I'm not advocating courses and gurus, far from it. I've been on the inside of the information business and it's not usually pretty. Just explaining why people want a nicely packaged box, open, add water, and presto, magic beans.
You're right Ann! I did say reasonably intelligent, meaning they have the capacity to study, take notes, organize and form logical conclusions. And then ask questions.
I wish Josh had started this 40 years ago, I'd be even richer!
There are those who want it all now, to be spoon fed and pay for less effort.
And I know there are some good materials, books out there, it's the hype and spin some make that gets me.
@Aaron Mazzrillo For the record, women give birth to babies and doctors deliver babies. Not a great analogy to "those who can, do and those who can't, teach". I find it contradictory that you would defend the value of "those who can't, teach" when the front page of your website says that it's a myth that you can learn from investors that aren't doing deals. So, which is it?
I really like hearing about experiences people have with REI educators so thanks for sharing yours. Your website says you charge up to $15K for an annual mentoring membership, so it seems to me you have a lot at stake when defending REI education costs. That being said, I love Cantu's attitude and approach, and respect his experience. So for me, just getting to hang with him even without any mentoring would be worth paying for. Not sure about the $15K though. :)
Aaron says he purchased property (re:credit Ron Le Grand ) by putting $25K down and assuming a $700K note - total cost $725K. He then sold property for $1.25K, which equates to EXACTLY a $500K or 1/2 million $ profit. Hmmm..... I've been real estate investing for 30+ years, done over 400 transactions, and never had a profit of exactly (or very close) to a round figure - my profits are always something like $62,551 or $133,902.
Time for John Reed's BS Real Estate Guru Detector?
For those of you who are newer to BP, we have already had 4 pages worth of discussion of a similar nature:
Originally posted by Aaron Mazzrillo:
... do the majority of the people who buy at the back of the room expect the box to contain not CDS you actually have to listen to, but magical beans that will produce a line of motivated sellers with equity knocking on the front door and a line of buyers with cash knocking on the back door while you run back and forth between doors collecting checks? ...
From where do you think they got those expectations, so that they part with a good chunk of money?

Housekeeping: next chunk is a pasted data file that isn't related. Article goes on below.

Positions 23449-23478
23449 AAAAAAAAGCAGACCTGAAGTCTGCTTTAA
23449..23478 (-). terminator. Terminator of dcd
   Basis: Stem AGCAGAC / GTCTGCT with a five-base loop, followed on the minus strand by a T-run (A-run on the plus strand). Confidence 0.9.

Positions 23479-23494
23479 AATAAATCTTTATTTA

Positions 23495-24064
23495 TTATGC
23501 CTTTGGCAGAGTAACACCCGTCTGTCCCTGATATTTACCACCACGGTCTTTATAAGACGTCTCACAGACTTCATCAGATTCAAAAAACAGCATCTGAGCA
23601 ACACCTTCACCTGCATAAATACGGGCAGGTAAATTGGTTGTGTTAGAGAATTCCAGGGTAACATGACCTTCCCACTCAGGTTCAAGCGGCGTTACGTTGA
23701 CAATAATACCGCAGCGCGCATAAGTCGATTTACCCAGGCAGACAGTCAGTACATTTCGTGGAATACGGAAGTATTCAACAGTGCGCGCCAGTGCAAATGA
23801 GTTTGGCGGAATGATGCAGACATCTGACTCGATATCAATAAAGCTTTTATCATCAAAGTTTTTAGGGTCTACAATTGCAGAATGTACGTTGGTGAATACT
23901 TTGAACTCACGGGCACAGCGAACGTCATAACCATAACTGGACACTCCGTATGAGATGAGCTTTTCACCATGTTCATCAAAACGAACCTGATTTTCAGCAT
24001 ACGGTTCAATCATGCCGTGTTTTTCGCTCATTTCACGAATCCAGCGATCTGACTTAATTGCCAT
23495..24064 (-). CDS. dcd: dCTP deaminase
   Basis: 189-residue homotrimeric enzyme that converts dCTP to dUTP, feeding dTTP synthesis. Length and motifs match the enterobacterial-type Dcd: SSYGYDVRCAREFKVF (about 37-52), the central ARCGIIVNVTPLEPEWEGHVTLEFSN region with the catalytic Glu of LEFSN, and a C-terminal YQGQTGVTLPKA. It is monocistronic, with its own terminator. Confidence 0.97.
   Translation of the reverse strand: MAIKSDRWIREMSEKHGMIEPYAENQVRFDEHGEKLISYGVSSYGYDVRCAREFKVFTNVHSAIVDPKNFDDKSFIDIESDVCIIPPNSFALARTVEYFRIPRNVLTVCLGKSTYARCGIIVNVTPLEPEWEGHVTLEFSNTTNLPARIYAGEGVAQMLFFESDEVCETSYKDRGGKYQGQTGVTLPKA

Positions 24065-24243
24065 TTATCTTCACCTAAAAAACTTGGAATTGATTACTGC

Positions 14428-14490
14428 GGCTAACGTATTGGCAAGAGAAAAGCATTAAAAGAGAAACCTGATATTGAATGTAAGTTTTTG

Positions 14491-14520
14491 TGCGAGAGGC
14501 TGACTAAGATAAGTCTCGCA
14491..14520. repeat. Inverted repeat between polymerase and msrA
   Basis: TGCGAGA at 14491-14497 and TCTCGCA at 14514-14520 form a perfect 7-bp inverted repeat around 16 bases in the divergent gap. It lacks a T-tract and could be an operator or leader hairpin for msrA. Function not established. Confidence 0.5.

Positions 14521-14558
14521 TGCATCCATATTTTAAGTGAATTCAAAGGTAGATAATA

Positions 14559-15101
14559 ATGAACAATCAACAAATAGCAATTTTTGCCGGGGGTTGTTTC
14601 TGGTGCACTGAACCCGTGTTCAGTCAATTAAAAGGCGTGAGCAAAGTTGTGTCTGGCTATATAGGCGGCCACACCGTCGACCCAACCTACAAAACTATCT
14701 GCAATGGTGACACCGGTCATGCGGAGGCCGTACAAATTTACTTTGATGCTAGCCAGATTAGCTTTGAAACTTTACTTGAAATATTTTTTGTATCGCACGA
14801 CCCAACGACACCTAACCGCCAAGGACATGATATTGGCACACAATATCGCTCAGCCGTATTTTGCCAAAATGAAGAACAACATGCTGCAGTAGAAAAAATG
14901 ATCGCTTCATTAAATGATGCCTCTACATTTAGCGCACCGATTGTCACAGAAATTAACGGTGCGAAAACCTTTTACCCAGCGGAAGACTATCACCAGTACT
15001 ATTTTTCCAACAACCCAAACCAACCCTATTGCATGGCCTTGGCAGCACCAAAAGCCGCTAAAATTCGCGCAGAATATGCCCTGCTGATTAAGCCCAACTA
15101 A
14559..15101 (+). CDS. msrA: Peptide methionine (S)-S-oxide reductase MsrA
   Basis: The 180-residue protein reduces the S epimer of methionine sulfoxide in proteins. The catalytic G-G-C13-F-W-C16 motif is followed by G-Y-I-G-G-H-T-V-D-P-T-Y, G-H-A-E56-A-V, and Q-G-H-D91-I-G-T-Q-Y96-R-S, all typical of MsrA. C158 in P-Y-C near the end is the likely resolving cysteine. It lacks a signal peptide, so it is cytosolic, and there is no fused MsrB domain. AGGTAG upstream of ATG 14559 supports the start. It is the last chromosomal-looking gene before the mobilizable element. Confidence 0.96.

I can't argue much with your basic premise that a student has to apply anything that gets learned, regardless of the source of the education - because I truly agree with that premise.
My favorite saying is "applied and accurate knowledge is power".
If you learn something accurate but do not put it into practice you will get zero results.
If you take inaccurate or half-accurate information and apply it you will not get the results you want.
The combination of what you just learned being accurate and correct and the implementation is what makes the best chance for success.
I usually just look at the books for free and pick up tidbits that way and read on this forum and also read state statutes and federal statutes.Tons of fascinating info there you didn't know.
Why do gurus always have to knock college/university education? Is this an unwritten guru law?
@Account Closed - Please pay attention to exactly what I wrote before publicly labeling me in your post. I did not mention anything about who gives birth to babies. For the record, I stated "Well, I'm glad we have educators who teach how to deliver a baby!" Implying I am glad there are doctors who work at medical schools teaching other doctors how to perform medical procedures. The reason for my comment was to argue against the contemptuous way people loosely throw around the "those who can do, those who can't teach" saying, when in reality, many people teach very important and necessary processes we encounter in our lives outside of real estate. As for my web page, it is a marketing message aimed at those interested in learning the business from investors such as myself and my partners who actually are doing deals and it is much more professional way of dinging the competition.
@Don Konipol - You need to reread my post and point out exactly where it states I made a $500K profit. Also, does it say I assumed or took the loan subject to? There is a big difference. Attention to details please. When you are done rereading my post and realize you have made a gross error, I would greatly appreciate an apology posted here.